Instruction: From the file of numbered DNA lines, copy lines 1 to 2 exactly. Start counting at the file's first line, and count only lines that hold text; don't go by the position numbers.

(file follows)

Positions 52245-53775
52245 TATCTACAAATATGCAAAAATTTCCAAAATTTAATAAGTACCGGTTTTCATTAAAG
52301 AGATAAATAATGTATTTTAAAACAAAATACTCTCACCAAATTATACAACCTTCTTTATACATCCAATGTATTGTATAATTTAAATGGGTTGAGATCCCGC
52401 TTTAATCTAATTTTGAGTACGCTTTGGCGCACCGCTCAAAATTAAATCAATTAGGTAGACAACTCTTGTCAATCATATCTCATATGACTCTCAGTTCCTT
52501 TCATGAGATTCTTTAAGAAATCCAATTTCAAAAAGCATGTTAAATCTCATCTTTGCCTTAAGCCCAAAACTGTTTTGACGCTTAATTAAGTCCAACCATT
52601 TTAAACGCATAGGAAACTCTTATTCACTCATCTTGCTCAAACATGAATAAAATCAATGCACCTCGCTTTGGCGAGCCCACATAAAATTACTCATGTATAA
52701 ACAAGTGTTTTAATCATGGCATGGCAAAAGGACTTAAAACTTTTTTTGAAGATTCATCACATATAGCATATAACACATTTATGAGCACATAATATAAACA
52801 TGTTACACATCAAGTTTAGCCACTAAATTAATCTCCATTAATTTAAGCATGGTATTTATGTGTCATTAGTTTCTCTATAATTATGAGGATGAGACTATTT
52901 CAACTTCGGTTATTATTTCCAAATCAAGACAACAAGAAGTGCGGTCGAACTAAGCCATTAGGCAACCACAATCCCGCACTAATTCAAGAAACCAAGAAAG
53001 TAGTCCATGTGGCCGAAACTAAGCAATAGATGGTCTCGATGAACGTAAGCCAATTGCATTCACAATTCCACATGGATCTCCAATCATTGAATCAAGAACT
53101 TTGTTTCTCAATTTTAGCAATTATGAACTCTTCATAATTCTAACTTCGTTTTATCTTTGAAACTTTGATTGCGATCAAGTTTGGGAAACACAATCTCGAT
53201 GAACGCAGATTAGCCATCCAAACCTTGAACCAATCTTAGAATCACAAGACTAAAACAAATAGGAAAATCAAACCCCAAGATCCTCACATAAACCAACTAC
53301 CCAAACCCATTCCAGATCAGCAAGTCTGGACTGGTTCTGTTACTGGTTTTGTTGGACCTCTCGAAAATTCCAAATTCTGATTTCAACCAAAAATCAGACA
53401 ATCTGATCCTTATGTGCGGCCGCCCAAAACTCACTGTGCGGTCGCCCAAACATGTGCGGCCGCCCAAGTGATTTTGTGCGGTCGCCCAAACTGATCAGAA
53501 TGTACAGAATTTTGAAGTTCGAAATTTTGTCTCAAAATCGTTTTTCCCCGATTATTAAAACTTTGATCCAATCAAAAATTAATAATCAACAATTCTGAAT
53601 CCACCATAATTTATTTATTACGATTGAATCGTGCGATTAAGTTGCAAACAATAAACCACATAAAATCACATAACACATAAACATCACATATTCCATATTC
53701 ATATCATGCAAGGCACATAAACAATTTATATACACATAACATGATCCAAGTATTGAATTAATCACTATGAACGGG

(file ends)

Positions 52245-53775
52245 TATCTACAAATATGCAAAAATTTCCAAAATTTAATAAGTACCGGTTTTCATTAAAG